They may have lost Ben Roethlisberger to another injury, but the Steelers have proven this year that they can get past injuries to major players. 

By Doug Farrar
November 08, 2015

It was a good day for the 5–4 Steelers ... for a while. They held off the very game Raiders after blowing a 14–point fourth-quarter lead to snap a two-game losing streak with a 38–35 win, capped off by Chris Boswell’s 18-yard field goal with two seconds left. But few minds were on the Steelers saving their season; most were on the future of quarterback Ben Roethlisberger, who suffered a sprained foot when he was sacked by Oakland's Aldon Smith with 7:51 left in the game. Roethlisberger, playing in his second game since returning from a knee injury that sidelined him for four games, couldn’t put weight on the foot as he was taken to the sideline, and reports after the game indicated that he would be out for multiple weeks.

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It’s a tough break to lose Roethlisberger for any additional time, but the Steelers have proven this year that they can get past injuries to major players. Running back DeAngelo Williams, pressed into service as the starter after Le'Veon Bell suffered a knee injury last week, gained 170 yards and scored two touchdowns on 27 carries. And top receiver Antonio Brown had a career day, catching 17 passes for 284 yards and adding 22 yards on two rushing attempts. It was the most receiving yards in franchise history, topping Plaxico Burress’s 253 in 2002, and Brown set the record by turning backup quarterback Landry Jones’s short pass into a 57-yard gain to the Oakland 15 in the final minute that set Pittsburgh up for the win. After two Williams runs, Boswell won the game with his field goal.

On the other side, the Raiders took a painful loss that also showcased how many weapons this team has when it has the ball. Second-year quarterback Derek Carr completed 24 of 44 passes for 301 yards, four touchdowns and one interception that will undoubtedly keep him up at night this week. Trailing 35–28 with 4:21 left in the game, Carr attempted to hit tight end Clive Walford at the goal line but threw an ill-advised pass in the direction of cornerback Ross Cockrell instead. That ended what could have been the game-tying drive and negated the possible transformative effect of the Raiders’ next drive, when Carr did connect with Michael Crabtree on a pretty pass for a 14-yard score to tie the game with 1:15 left.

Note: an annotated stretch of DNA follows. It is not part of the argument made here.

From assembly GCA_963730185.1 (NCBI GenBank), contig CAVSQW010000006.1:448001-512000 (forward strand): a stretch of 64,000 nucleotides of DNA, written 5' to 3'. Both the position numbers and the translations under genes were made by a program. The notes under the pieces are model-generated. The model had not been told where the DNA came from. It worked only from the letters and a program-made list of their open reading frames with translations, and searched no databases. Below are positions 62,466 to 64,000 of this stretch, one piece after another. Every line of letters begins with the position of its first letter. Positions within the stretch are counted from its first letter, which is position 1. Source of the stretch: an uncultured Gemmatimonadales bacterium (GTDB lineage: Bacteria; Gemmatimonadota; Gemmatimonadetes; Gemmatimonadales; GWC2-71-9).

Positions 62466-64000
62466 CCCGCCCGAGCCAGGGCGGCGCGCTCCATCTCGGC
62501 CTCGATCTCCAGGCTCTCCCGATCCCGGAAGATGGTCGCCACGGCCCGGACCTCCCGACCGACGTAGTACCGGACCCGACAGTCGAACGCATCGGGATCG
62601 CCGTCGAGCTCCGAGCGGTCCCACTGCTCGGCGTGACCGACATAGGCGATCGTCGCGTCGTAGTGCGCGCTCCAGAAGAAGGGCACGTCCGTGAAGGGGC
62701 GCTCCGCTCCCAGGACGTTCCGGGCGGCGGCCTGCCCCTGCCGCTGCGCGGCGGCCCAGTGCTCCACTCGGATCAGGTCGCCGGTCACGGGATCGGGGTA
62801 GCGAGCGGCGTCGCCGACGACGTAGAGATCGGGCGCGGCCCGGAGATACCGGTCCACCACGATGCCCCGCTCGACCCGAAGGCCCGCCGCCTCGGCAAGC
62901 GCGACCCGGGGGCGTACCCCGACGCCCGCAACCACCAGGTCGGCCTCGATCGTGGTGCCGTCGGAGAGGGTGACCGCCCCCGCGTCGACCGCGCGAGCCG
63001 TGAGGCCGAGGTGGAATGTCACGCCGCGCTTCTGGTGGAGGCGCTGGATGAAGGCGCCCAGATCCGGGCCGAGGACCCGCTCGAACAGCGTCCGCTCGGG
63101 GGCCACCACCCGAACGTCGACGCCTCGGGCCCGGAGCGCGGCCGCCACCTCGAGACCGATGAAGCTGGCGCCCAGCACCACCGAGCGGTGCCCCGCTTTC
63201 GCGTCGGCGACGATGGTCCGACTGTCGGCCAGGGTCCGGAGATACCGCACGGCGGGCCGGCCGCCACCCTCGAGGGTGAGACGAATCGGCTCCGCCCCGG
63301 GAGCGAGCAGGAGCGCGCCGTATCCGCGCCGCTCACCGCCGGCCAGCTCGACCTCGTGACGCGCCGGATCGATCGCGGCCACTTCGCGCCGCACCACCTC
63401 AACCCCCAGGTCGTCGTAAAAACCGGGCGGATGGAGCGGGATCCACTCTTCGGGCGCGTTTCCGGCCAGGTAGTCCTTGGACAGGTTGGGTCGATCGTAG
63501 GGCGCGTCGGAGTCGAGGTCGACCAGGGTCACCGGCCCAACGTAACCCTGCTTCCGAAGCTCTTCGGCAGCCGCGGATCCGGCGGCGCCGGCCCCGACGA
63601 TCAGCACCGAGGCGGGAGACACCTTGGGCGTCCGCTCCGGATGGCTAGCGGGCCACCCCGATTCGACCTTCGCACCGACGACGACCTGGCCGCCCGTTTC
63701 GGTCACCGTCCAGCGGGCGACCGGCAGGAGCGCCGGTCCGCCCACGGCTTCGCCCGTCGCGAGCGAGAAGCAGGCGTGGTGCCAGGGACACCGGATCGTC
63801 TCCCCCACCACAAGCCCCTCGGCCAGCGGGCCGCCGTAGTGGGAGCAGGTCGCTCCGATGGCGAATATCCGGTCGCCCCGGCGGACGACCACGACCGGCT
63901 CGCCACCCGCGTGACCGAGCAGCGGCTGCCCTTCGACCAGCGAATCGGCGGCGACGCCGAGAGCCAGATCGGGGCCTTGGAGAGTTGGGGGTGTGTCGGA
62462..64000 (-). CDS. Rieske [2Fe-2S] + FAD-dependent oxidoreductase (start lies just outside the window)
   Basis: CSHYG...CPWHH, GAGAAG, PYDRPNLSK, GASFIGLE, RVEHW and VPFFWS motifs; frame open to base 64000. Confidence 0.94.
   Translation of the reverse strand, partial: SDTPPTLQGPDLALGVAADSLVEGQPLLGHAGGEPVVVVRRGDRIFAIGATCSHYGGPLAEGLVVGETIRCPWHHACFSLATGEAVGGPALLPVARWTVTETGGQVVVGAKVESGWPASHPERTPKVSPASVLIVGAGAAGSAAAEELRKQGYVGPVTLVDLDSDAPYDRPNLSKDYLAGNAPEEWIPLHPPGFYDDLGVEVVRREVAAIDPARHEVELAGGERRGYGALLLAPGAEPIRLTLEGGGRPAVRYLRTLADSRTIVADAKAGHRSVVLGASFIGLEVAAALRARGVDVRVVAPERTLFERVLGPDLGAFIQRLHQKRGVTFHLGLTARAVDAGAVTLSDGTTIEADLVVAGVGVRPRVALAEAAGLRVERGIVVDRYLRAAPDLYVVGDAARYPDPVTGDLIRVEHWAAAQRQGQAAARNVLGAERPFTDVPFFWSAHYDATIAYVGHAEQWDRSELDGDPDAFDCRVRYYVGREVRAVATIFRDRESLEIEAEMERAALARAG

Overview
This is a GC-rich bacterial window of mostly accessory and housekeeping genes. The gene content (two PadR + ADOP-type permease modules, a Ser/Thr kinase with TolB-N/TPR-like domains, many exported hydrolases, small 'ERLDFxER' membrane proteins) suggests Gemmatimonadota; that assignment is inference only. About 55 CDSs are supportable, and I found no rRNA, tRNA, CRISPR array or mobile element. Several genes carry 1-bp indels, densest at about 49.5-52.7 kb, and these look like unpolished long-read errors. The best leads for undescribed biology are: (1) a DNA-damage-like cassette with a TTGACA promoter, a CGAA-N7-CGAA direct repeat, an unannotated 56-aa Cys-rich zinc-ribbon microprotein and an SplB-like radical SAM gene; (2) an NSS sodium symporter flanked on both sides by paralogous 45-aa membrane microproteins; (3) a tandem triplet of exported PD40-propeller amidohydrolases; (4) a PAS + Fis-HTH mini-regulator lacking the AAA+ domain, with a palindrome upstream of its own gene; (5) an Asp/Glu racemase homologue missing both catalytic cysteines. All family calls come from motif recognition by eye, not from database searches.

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That interception aside, the Raiders showed once again that they have the talent to test any defense. Running back Latavius Murray gained 96 yards on 17 carries, though he was also knocked out with a stunning hit from Steelers safety Mike Mitchell. Crabtree caught two touchdown passes, and rookie Amari Cooper added a score of his own, though Cooper also had a couple of missed connections with Carr that could have turned the game.

Where the Raiders have no margin for error is with a defense that struggles to keep up in the pass rush and in the secondary. The Steelers amassed 597 total offensive yards, including a 334-yard, two-touchdown game from Roethlisberger. That’s something Oakland’s front office will have to address in the draft and in free agency, though it speaks well to the job general manager Reggie McKenzie has done that the Raiders have built a competitive team out of what was once a depleted roster in so short a time.

As for the Steelers, who found a way to keep pace in the AFC playoff race despite losing another key player to injury, they'll have to press on with Landry Jones under center.

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